Is Customer Satisfaction Really a KPI?

4/08/2019 / Field Service / Katia Loboda

Business experts often point to customer satisfaction as an important key performance indicator. While it’s undoubtedly important, is it really a KPI? In this post, Steve Scott, Astea’s Managing Director – Asia Pacific, considers how businesses can improve customer satisfaction.

It probably should go without saying: Happy customers are critically important to any business.


  • They are good for top-line revenue and margin.
  • They are more likely to buy from you.
  • They are more likely to be willing to pay a premium price, because relationships built on positive experiences have intrinsic value for them.
  • They will help grow your market share and generate referrals.

The value of a positive customer experience is undisputed. But is customer satisfaction really a KPI?

How to Measure Customer Satisfaction (CSAT)

In a recent Aberdeen study, service organizations ranked customer experience as their biggest opportunity for competitive differentiation. But as important as it is to a business, CSAT is notoriously difficult and expensive to measure accurately.

In fact, when referring to such human emotions as “satisfaction,” does thinking in terms of accuracy even make sense? Emotions are qualitative. We can’t really measure them in a quantitative way.

In addition, most customer satisfaction surveys lack statistical validity due to small sample sizes. In most situations, only a minority of customers respond, and often responses are limited to the statistical outliers: those who are particularly happy or unhappy.

The biggest problem with treating customer satisfaction as a KPI, however, is that it is a trailing indicator. By the time you calculate any measure of customer satisfaction to use as a catalyst for change, it’s probably too late. If your customers are unhappy with your service, making them happy again is a difficult, expensive, and time-consuming process.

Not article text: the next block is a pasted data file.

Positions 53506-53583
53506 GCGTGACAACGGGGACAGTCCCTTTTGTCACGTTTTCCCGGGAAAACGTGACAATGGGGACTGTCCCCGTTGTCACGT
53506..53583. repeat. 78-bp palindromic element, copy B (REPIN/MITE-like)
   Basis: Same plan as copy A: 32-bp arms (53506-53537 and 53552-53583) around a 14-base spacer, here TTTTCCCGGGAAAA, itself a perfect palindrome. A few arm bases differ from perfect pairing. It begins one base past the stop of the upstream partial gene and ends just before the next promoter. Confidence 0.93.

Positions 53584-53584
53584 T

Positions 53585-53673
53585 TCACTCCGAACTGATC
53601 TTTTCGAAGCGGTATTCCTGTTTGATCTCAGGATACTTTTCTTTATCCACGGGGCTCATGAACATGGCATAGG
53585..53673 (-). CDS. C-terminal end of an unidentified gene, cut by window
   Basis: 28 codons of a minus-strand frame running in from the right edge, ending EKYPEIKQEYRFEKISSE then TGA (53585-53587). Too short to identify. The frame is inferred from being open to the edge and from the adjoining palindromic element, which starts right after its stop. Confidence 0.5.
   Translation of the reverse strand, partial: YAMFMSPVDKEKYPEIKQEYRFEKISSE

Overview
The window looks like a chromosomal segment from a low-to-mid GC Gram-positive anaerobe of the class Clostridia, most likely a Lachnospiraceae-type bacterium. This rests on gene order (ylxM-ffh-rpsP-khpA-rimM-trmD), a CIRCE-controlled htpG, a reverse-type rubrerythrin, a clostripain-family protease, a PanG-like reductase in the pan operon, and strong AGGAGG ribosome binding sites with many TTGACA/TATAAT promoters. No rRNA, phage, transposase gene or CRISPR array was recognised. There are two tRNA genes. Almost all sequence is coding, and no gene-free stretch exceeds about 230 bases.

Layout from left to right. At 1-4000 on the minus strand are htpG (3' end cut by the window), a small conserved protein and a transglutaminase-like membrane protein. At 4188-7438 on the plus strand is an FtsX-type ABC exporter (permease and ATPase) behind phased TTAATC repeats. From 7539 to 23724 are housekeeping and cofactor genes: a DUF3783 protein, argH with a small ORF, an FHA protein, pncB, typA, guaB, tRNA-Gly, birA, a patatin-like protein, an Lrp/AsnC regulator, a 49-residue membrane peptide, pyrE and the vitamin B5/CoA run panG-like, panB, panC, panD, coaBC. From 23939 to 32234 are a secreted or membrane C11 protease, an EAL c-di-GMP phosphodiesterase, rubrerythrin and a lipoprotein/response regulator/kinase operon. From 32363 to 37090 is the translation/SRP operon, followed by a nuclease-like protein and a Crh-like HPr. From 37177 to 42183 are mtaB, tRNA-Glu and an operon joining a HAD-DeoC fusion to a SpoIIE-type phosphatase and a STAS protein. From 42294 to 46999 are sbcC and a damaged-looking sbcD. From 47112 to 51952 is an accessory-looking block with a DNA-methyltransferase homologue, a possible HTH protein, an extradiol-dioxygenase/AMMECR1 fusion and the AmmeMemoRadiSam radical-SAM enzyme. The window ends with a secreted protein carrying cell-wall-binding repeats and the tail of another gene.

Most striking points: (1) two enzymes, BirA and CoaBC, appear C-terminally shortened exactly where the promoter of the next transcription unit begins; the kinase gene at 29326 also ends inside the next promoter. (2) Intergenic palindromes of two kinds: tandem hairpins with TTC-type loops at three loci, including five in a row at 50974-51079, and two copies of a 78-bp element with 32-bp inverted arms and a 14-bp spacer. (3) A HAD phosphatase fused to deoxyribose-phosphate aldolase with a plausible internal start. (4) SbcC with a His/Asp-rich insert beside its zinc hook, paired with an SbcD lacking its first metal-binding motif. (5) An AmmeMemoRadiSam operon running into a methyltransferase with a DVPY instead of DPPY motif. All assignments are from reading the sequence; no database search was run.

For a KPI to be most useful, it should be easy and quick to measure accurately from a statistically valid sample size. More importantly, it needs to be a leading indicator. Your KPIs need to alert you to issues before they start to make a negative impact on customer satisfaction.

The KPI Drivers of Customer Satisfaction

Instead of asking your customers if they’re happy, start by determining what it takes to make them happy.

  • If you find they value being well-informed, ensure you have a KPI to measure response times.
  • If they tell you multiple visits to fix a problem make them unhappy, make sure you’re measuring first-time fix rates and the reasons for failing to fix on the first visit.
  • If your customers indicate meeting your service-level agreement (SLA) is important to them, your KPIs need to measure SLA failure rates and analyze the reasons for failure.

Is Customer Satisfaction Worth Measuring?

The Aberdeen report Self-Service: Create Happy Customers & Reduce Costs found virtually all best-in-class service organizations have a process through which they analyze customer interactions.

As shown in the graph below, leading companies analyze interactions, identify common issues, and then update their processes accordingly.

Migrating lower value interactions to a self-service model is one example of this adjustment process. The migration allows support teams to focus on interactions customers deem to be of higher value and ultimately offer the best service value with every interaction.

Rather than assuming they already know what customers want, best-in-class service companies take the time to observe, analyze, and make data-driven decisions about how to improve customer satisfaction. Most importantly, they take time to talk with their customers and actually ask them what’s important to them in order to improve their experience.

Measure, Learn, and Act

Customer satisfaction isn’t a KPI, and there may be no single, simple way to measure it. But there are certainly ways to measure its determining factors.

Measuring and taking action on those factors always proves worthwhile. Don’t forget: Information gathered but not used has a cost but no value. You must adapt in response to what you learn in order to make a positive impact on customer satisfaction levels.

To see how field service management software from Astea can help measure your KPIs and improve customer satisfaction, click here.

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